When you see me training my clients at work or lifting heavy weights on my own, you wouldn’t believe that I spent several years struggling with my weight. I am not like many personal trainers. I didn’t play a sport growing up and I most certainly wasn’t always in shape.
There was a time when I wouldn’t have been able to run from my bedroom to my front door (which can take all of 3 seconds to do) without having an asthma attack. I wasn’t raised in an athletic home. My dad had played sports when he was younger but no one in my family exercised on a regular basis and our eating habits weren’t that great. I sometimes got picked on and called names for being a little chunky. Surprisingly, I handled the criticism pretty well especially for only being in middle school. I figured being a little overweight with some health issues (asthma and epilepsy) was just the card that I was dealt with.
That was until I watched the movie The Nutty Professor. There was a scene when the main character, Sherman Klump (who was also overweight) attended a comedy show and the comedian on stage began cracking jokes on him about his weight. You could see how Sherman tried to laugh it off and act like it wasn’t a big deal but you could tell deep down it definitely made him feel bad about himself. I know it’s crazy how something so simple like that hit home with me and made me want to do something about my own weight problem.
Like that character, I definitely tried to overlook the fact that I wasn’t thin and pretty as some of my classmates. I didn’t want to continue looking the way that I did. I didn’t want to go to high school being overweight. It wasn’t so much about the health issues it had more to do with looking a certain way. I was a typical teenager when it came to body issues. I wanted to be thinner like my friends because to me being thin meant that I would be pretty.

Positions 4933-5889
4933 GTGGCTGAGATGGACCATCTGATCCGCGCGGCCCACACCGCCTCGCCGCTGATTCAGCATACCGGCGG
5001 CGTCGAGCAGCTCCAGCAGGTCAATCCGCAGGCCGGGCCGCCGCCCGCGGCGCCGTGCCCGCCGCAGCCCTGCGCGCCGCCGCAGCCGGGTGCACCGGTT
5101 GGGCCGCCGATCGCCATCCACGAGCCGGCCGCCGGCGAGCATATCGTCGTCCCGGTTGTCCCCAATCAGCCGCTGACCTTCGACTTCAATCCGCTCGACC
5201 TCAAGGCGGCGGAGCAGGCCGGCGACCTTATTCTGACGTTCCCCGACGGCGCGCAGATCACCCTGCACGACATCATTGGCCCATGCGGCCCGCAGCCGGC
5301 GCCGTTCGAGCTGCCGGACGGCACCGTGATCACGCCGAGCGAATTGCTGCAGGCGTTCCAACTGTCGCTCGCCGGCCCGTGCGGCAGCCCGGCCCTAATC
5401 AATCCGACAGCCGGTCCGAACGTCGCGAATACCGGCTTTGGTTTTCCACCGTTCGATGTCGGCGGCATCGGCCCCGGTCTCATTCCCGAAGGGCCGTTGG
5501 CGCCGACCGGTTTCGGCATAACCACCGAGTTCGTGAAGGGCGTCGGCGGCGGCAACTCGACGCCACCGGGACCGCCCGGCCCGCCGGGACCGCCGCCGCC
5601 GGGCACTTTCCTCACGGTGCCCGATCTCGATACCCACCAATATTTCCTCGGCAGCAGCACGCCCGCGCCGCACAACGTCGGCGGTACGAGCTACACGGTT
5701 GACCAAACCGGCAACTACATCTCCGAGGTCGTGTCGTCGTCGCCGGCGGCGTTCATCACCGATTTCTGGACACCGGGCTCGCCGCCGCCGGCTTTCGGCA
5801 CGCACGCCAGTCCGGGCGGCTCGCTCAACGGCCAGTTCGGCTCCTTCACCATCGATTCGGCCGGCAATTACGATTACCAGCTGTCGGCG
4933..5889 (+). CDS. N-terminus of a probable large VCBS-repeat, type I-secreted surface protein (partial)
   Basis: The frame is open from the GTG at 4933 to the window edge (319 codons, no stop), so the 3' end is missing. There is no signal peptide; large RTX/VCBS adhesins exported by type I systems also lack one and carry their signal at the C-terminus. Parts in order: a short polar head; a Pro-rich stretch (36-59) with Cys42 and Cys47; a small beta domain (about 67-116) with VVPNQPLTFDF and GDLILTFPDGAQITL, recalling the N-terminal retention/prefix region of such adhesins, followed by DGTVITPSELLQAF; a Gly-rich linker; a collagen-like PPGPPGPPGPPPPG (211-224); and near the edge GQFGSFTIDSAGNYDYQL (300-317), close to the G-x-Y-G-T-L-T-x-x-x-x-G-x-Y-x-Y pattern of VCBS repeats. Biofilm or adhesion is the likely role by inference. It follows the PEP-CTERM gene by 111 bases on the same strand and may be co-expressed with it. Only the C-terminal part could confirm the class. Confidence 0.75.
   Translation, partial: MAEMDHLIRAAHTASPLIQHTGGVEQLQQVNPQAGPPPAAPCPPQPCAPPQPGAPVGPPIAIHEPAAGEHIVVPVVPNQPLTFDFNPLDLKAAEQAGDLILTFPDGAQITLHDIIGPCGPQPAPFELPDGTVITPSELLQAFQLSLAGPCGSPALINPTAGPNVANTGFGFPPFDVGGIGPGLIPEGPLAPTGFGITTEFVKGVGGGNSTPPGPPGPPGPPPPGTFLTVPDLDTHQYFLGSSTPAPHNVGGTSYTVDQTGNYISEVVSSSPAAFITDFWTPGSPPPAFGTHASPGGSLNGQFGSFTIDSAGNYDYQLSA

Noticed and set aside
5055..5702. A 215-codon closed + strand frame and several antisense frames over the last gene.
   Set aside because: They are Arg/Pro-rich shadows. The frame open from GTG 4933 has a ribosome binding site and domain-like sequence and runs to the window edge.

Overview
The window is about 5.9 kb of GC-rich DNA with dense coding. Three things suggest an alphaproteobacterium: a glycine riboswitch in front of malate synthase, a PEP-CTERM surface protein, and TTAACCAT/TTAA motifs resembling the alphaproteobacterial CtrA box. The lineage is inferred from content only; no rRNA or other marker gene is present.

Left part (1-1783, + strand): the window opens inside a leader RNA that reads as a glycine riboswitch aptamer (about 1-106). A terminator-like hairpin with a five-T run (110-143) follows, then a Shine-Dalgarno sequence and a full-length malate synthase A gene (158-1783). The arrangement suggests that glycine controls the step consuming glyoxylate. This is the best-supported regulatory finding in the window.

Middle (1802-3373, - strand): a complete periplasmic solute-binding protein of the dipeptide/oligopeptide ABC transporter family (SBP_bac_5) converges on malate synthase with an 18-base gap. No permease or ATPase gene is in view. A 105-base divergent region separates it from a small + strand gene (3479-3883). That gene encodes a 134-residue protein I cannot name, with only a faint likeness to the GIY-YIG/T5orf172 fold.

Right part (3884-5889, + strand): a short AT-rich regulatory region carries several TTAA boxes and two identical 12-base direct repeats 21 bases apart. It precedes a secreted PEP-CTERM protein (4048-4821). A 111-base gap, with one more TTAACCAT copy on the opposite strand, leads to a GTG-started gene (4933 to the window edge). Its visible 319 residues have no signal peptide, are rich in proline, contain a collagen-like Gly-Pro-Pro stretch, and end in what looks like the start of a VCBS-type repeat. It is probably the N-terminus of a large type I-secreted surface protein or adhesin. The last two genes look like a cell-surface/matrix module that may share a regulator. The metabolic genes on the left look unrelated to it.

At that point, I decided to make some huge lifestyle changes. I started working out at home using my mom’s VHS workout tapes, which were sitting around collecting dust. The summer before freshman year in high school I began working out. I lost about 10 pounds before hitting a plateau. I then started changing what I was eating. My sister and I had become regulars at several of the local drive-thrus (Burger King, Taco Bell, McDonalds, etc.). I spent about a year making sure that I didn’t go to any of them and started spending my allowance on fitness magazines and books. I pretty much taught myself how to cook healthy food because of course this was before the Internet was popular so I couldn’t just Google healthy recipes.
The weight continued to drop and my clothes got bigger and bigger, which I loved! There was even a brief time that I got a little crazy about losing the pounds that I did develop a few unhealthy habits because I wanted to hit a specific number on the scale much faster. I weighed myself multiple times a day. The number on the scale even determined if I was going to have a good day or a bad day. I slept as much as I could on the weekends so that I didn’t have to eat too many calories. I consumed very little calories in the day, which zapped all of my energy so I would come home after school and take long naps.
In my head, I just had to get to 130 pounds. I don’t know why but that number was always in my head as being the number I needed or thought I needed to be. Like I said these poor habits didn’t last long and only made me feel crazy. I did manage to get to 130 pounds but it definitely wasn’t sustainable and I had no muscle tone. By junior year in high school, I finally leveled out at around 140 pounds (about 40 pounds from my highest weight) and wore a size 8-10, which was a much more appropriate weight and size for my body. I felt strong, healthy and proud!
Working out had become addicting. I loved how I looked and most importantly how I felt. People who knew me constantly asked what I had done and how had I lost so much weight, as if there was some kind of magic potion. I knew then from my experience that I wanted fitness to always be a part of my life and that I would somehow incorporate it into my professional life someday.
Since then the number on the scale has fluctuated up and down but I still manage to wear the same dress size. Now I don’t even bother weighing myself; I’m not going to lie the number on the scale can still bother me. I like to just go by what I see in the mirror and how I feel in my clothes as a way of gauging if I need to re-evaluate my food choices.
I try to get my clients who are on their own weight loss journey to do the same thing. I’m going to be honest, though and I’m sure anyone who has had a weight issue knows it’s a constant battle that never really goes away. Even as a fitness professional I have my good days and bad days just like anyone else, but I think it also helps me understand my own clients and their struggle with weight loss even more. I like to always remind them patience and consistency are key.